"If so, wouldn't one want to send such a message? Might that message dissuade others in seeking attack or in harboring those that seek such an attack?"

This is a question I can not answer. As I said to skip, I didn't say I have a problem with it and I am certain of what I said; whether or not he was aware of his intentions, or would have spoken honestly of them no one knows, but that does not matter. Message was sent, message was received.

Troll, if I had to guess, I would guess he did know that was why we went there. I base that on his response to the people at ground zero, "I hear you."

When my wife, who is a Muslim, came to see what was going on the morning of the disaster, I said, "Now thousands and thousands of Muslims have to die." Yes, before anyone even knew what had happened, I said that to her, it is the way of the world.

I will call the wars victories depending on what happens in the next few years in the Arab lands. If Democracy breaks out and spreads, Bush/Cheney/Rummy will be credited and rightfully so. If everything stays the same and or gets worse, it will have all been for naught. How is that for flaking out?

Posted by: shrink2 | February 16, 2011 4:56 PM | Report abuse

I believe that to be a fair assessment Shrink. Although I disagree with the definitions you use for success VS failure.

If Iraq's effort falters it will be because of a term we use in business: culture eats strategy. The folks who are entrenched in the way it is will naturally resist change. Imams' whose rice bowl depends on firely anti American statements are not likely to change their tune for example.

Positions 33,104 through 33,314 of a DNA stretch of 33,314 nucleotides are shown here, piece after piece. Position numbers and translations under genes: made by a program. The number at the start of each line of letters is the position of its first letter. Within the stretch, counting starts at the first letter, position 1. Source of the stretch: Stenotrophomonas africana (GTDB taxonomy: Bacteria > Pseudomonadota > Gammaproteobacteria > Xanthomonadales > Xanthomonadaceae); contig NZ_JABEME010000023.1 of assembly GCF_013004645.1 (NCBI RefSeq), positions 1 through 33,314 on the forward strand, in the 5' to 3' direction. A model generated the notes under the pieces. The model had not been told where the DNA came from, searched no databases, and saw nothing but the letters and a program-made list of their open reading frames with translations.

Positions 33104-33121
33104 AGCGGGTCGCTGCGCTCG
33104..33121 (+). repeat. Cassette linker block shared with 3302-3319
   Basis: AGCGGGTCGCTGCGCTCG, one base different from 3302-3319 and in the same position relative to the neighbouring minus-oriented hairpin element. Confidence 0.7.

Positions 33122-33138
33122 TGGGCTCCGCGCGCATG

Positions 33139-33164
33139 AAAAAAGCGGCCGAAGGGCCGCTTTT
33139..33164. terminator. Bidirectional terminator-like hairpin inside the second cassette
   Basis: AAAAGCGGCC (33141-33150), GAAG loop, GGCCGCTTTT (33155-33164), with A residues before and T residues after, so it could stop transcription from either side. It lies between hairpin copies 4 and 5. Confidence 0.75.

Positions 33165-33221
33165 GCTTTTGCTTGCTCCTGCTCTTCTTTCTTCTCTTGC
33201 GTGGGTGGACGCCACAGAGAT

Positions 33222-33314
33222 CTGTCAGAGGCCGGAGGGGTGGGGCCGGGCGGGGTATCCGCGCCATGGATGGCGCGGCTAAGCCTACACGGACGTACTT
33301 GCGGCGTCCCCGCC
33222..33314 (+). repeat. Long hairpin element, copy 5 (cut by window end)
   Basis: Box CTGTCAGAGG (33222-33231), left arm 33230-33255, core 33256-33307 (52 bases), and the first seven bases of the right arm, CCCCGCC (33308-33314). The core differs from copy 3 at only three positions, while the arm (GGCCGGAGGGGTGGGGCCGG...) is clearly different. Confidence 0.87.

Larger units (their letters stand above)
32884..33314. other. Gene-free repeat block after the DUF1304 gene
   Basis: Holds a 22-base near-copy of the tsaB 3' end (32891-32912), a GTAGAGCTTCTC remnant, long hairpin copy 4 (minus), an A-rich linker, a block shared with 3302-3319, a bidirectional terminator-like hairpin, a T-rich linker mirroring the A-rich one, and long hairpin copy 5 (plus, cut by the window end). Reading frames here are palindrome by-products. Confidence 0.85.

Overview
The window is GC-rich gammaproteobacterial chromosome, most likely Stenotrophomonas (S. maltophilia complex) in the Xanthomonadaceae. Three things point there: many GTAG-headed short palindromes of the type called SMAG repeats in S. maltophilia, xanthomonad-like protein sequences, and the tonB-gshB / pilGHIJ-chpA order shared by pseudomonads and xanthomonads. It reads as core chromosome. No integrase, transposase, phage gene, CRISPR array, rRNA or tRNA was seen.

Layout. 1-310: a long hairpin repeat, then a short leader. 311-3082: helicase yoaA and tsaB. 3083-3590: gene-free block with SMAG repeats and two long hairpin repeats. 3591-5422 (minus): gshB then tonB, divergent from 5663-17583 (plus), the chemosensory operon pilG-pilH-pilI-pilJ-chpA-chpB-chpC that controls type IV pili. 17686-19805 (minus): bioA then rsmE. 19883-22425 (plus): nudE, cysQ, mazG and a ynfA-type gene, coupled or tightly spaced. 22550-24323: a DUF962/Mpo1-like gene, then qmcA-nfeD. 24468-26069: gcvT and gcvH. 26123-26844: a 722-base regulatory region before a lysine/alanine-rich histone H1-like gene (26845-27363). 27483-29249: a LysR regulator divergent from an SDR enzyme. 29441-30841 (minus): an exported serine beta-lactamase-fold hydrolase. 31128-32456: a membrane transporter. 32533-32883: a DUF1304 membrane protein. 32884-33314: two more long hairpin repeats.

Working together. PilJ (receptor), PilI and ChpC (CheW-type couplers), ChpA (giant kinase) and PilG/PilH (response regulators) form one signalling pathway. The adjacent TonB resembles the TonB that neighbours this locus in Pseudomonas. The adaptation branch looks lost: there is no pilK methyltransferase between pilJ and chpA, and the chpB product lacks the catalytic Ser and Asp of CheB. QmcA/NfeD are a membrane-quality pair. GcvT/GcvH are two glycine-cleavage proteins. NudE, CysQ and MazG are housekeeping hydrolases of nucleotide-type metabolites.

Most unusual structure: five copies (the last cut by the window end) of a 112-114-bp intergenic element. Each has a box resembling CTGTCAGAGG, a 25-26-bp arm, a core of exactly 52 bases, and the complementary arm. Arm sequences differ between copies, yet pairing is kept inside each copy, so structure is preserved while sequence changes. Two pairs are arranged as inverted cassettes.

It is, IMHO, sad. Sad for a variety of reasons. First, the muslims themselves are mired in a culture that doesn't serve them well. Further the time that they chose for a reformation, if one happens is already quite complex and may not be the best for their needs.

I have a copy of Will and Ariel Durant's compendious history of the west. Reading about the English from Henry VIII to the advent of the puritans clearly shows that the reformation of the christian faith was a long and painful process. It was made more painful that need be because the church itself was deeply entrenched and not above war fare of its own and the secular authorities seemed to assume that they were put in charge by God to lead people to battle. It was war and more war.

could the faith of islam make a reformation without the same tragic consequence? I know one thing, nothing will change if we ignore the issue.